Conclusion

This study integrates Salmonella data from humans, food, livestock, companion animals and wildlife for the first time in Australia. We find that surveillance data consist overwhelmingly of human data and that other areas are lacking in either data or the appropriate level of molecular screening to enable robust source attribution. Nevertheless, we find that, while foodborne transmission was strongly supported as a major source of human salmonellosis, alternative pathways such as interactions with animals and the environment need further consideration.

Abbreviations

ARWH: 

Australian Registry Wildlife Health

eWHIS: 

Electronic Wildlife Health Information System

IDEXX: 

IDEXX Laboratories Pty Lt

MLVA: 

Multi-Locus Variable number tandem repeats Assay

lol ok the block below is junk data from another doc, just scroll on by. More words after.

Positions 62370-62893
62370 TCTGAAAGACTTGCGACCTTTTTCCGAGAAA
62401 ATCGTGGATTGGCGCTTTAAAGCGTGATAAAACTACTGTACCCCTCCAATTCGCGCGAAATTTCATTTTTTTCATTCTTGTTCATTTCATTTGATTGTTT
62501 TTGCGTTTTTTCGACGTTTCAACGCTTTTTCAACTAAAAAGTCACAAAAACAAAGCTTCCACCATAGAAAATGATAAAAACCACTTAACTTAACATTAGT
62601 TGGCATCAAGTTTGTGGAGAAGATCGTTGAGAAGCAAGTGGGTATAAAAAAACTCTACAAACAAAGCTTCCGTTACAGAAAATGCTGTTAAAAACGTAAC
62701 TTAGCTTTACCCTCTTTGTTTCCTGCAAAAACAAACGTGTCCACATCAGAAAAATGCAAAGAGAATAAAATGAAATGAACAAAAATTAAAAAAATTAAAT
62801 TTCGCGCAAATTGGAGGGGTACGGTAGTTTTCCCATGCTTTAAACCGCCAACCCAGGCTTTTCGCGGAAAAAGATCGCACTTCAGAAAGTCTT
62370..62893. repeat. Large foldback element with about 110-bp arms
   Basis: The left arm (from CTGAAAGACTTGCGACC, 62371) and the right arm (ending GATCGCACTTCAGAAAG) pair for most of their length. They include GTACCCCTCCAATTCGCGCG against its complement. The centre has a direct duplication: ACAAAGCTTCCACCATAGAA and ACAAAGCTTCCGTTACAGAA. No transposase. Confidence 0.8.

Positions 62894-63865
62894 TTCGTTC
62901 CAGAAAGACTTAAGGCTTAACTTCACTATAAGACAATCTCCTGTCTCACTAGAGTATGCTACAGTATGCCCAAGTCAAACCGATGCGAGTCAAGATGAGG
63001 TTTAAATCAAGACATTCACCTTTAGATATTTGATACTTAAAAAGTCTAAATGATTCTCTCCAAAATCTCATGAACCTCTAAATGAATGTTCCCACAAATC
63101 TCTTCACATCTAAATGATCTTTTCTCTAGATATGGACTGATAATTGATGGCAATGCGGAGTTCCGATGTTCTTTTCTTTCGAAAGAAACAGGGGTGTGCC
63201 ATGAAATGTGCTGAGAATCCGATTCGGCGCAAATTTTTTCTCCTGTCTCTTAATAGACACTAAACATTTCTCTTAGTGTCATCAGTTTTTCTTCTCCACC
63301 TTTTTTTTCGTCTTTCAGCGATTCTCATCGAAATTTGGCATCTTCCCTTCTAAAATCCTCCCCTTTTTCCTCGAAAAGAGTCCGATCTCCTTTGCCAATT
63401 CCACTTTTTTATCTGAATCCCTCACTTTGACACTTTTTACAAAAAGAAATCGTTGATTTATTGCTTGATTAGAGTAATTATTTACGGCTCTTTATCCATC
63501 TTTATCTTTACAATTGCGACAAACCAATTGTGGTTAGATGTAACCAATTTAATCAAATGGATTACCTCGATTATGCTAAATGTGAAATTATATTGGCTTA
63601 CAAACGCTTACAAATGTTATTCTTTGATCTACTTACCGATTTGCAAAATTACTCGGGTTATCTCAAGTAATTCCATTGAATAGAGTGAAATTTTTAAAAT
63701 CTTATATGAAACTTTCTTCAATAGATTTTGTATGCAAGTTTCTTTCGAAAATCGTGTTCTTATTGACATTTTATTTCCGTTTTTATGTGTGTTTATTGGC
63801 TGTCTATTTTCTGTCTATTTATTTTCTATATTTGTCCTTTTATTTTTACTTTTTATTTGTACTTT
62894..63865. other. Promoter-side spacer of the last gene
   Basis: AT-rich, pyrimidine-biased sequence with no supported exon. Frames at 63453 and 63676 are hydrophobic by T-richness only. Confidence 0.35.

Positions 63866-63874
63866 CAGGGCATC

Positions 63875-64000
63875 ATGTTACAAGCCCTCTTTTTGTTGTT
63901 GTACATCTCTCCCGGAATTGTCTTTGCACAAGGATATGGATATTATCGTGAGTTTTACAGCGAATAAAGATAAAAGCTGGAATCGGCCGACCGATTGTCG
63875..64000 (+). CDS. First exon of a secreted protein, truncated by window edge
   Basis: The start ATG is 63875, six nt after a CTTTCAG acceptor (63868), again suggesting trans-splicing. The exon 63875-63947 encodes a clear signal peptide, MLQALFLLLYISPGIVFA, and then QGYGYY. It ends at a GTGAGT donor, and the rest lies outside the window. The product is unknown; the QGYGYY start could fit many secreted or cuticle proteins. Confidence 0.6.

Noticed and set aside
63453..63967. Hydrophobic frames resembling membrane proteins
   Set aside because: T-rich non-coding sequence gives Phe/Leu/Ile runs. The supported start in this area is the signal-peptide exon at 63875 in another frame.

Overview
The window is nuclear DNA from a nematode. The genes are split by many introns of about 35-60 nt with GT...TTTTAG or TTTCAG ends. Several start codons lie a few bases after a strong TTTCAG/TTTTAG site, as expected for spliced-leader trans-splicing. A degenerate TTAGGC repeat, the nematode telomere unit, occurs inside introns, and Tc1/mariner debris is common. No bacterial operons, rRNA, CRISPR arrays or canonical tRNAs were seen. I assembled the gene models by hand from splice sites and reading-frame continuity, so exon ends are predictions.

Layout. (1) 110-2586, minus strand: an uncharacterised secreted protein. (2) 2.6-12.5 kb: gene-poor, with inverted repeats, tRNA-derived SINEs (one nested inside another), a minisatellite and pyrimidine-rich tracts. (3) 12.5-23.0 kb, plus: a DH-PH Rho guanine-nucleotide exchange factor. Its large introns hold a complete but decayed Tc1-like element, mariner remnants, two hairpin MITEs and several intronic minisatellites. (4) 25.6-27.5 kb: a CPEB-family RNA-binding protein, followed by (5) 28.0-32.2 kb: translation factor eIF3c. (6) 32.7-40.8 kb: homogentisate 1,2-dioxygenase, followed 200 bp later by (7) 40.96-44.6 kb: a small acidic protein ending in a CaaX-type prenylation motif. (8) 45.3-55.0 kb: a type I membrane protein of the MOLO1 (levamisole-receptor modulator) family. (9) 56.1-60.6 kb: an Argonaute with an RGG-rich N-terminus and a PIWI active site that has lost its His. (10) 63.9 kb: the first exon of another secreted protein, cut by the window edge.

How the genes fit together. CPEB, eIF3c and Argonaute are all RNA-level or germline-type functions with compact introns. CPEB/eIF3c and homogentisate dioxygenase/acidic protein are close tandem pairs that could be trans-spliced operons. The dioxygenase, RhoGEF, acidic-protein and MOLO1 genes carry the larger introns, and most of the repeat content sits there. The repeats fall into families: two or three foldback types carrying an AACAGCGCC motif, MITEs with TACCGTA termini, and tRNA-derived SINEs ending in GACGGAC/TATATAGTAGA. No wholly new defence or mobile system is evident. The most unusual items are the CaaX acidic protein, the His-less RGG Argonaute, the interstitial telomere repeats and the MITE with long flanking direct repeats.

NCIMS: 

Notifiable Conditions Incident Management System

NEPSS: 

National Enteric Pathogen Surveillance System

NNDSS: 

National Notifiable Disease Surveillance System

NSW: 

New South Wales

NSWFA: 

New South Wales Food Authority

SVDL: 

State Veterinary Diagnostic Laboratory

Declarations

Acknowledgements

We would like to acknowledge the people who aided with access to the various data sources used in this study, namely; Craig Shadbolt from the NSW Food Authority, Karrie Rose and Jane Hall from the Australian Registry of Wildlife Health, Paul Thompson from Taronga Wildlife Hospital Clinical Pathology Laboratory, Melinda Gabor from Elizabeth Macarthur Agricultural Institute, Graham Swinney from IDEXX Laboratories Pty Ltd., Kiera Glasgow from Population Health NSW, and Siobhan St George and Mary Valcanis from the Molecular Diagnostic Unit Public Health Laboratory. The authors would also like to thank Wildlife Health Australia for facilitating provision of data from the national Wildlife Health Information System (eWHIS), which includes submissions by state and territory WHA coordinators, researchers, university, zoo and sentinel clinic veterinarians.

Funding